3 Things I’ve Learned as an Experienced Public Speaker
Who is a public speaker?
When you hear the words ‘public speaker’ the immediate thought might be a charismatic speaker standing confidently on stage in front of a large audience shouting motivational quotes like ‘go for it’.
In reality, most public speakers are normal people delivering presentations at work, chairing meetings, or even giving a best man’s speech.
In fact, most people are public speakers at least some of the time: job interviews, business pitches, zoom meetings and even everyday conversations are all types of public speaking.
In whatever guise of ‘public speaking’ you find yourself, the goal is to come across as confident and competent.
3 things that every public speaker needs to know.
Number 1 – You will be nervous.
Being the center of attention, especially with a new audience, is scary.
Speakers feel vulnerable, scared and awkward.
As the time comes for you to speak, your heart beats faster, the palms of the hands become sweaty and breathing becomes short and rapid.
It is this state that creates panic. Have you ever felt that you have just wanted to get out of doing a speech?
To overcome this feeling of dread when speaking in public, you can use two simple techniques:
- Become comfortable with speaking. The more speaking engagements you have the more familiar (and experienced) you will become as a public speaker. Once public speaking is your norm, the anxiety will naturally reduce.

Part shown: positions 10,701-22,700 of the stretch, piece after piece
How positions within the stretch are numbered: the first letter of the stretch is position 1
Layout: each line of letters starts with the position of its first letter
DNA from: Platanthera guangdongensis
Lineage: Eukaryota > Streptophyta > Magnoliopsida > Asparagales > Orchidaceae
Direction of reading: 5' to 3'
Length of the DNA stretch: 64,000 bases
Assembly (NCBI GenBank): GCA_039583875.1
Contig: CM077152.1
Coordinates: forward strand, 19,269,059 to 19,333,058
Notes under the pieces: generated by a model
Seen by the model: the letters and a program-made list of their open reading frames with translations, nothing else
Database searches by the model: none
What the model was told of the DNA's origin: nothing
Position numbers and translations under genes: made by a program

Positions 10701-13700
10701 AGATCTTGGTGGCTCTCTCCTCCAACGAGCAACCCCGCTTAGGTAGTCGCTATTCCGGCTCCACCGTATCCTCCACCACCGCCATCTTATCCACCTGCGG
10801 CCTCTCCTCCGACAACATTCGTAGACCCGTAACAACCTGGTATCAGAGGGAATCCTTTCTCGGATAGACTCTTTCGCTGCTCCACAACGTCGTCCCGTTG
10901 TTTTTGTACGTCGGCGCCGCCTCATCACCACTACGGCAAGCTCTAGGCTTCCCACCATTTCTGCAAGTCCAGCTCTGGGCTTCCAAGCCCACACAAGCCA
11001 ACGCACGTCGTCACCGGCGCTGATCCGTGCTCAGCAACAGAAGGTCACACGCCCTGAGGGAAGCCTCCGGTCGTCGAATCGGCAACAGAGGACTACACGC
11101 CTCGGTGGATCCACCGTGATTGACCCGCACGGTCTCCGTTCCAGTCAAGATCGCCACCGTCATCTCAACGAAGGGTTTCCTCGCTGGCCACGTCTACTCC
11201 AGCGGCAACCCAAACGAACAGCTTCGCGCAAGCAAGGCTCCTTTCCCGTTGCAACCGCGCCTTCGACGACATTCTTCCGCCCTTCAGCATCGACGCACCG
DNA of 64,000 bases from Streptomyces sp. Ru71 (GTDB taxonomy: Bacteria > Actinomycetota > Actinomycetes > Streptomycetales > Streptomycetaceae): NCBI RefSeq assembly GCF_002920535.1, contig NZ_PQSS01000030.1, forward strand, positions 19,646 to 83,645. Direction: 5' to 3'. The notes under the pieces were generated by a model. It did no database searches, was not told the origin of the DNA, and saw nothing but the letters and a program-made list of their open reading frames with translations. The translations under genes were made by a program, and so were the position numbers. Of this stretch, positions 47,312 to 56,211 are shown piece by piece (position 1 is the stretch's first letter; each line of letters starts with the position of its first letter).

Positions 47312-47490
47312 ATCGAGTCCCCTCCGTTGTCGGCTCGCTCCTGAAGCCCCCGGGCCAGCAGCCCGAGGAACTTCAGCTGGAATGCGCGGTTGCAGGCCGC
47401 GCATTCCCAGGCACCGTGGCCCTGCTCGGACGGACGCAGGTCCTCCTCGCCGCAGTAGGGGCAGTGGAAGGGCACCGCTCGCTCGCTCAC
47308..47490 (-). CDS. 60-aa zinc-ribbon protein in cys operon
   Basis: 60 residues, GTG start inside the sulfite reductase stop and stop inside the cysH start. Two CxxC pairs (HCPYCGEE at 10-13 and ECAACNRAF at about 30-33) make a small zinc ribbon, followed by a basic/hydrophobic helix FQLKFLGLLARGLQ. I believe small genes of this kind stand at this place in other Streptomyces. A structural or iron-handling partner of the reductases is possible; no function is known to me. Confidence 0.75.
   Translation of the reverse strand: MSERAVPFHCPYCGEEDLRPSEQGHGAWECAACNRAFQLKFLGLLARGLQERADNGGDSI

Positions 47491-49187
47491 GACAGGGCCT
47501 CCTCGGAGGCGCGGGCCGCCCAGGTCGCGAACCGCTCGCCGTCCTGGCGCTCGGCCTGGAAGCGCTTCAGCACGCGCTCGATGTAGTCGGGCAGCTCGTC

- Know what to say. Often in public speaking situations such as boardrooms, the speakers haven’t prepared what to say – instead, they respond to the meeting/questions being asked. On stage, confident speakers have rehearsed their lines. This same technique can be used for any public speaking engagement; preparation and practice create confidence and resilience
Number 2 – It will go wrong
Even the most rehearsed speakers fail when something goes wrong.
The commonly used phrase ‘Death by Powerpoint’ came about due to nervous speakers using the presentation slides as a comfort blanket (they would read the text on the slide instead of memorising their lines) in order to speak directly with the audience.
What happens if the screen is faulty or the speaker accidentally leaves the pen drive with the presentation at home?
All experienced speakers know that things go wrong and plan for them. This could include:
- Having a backup Pendrive
- Taking spare batteries for the clicker
- Being well-rehearsed
- Having content that can suit different audience sizes and levels of knowledge
- Knowing how to deal with hecklers
Number 3 – the audience is easily bored
Imagine, walking onto stage or having the focus on you in a team meeting, and as you start to speak you can see boredom in the eyes of your audience.
The truth is, that not everyone will agree with your content, like your delivery style or will have an interest in your speech or presentation.
There are ways that can increase audience engagement, and make even the most disinterested audience member sit up and take notice.
Use intrigue – start the speech with an amazing stat or an ambiguous opening that shocks the audience. Pull out a humours prop or start to sing! Obviously, context is key here. But the idea is to be different, make the audience think ‘what’s happening here?’
Turn data into stories – data can be an audience killer. Sometimes though, presenting data as a story can create interest.A story can set the scene – explaining the problem that came up that resulted in the need for the data. Within the story an explanation of the different data sets can be discussed, ending with the story giving a future scenario.
Ask questions – in a meeting or while presenting on stage, one of the easiest audience engagement tricks is to ask questions. Randomly asking audience members questions puts everyone on their toes – they will listen, because they might be the next person to be asked a question.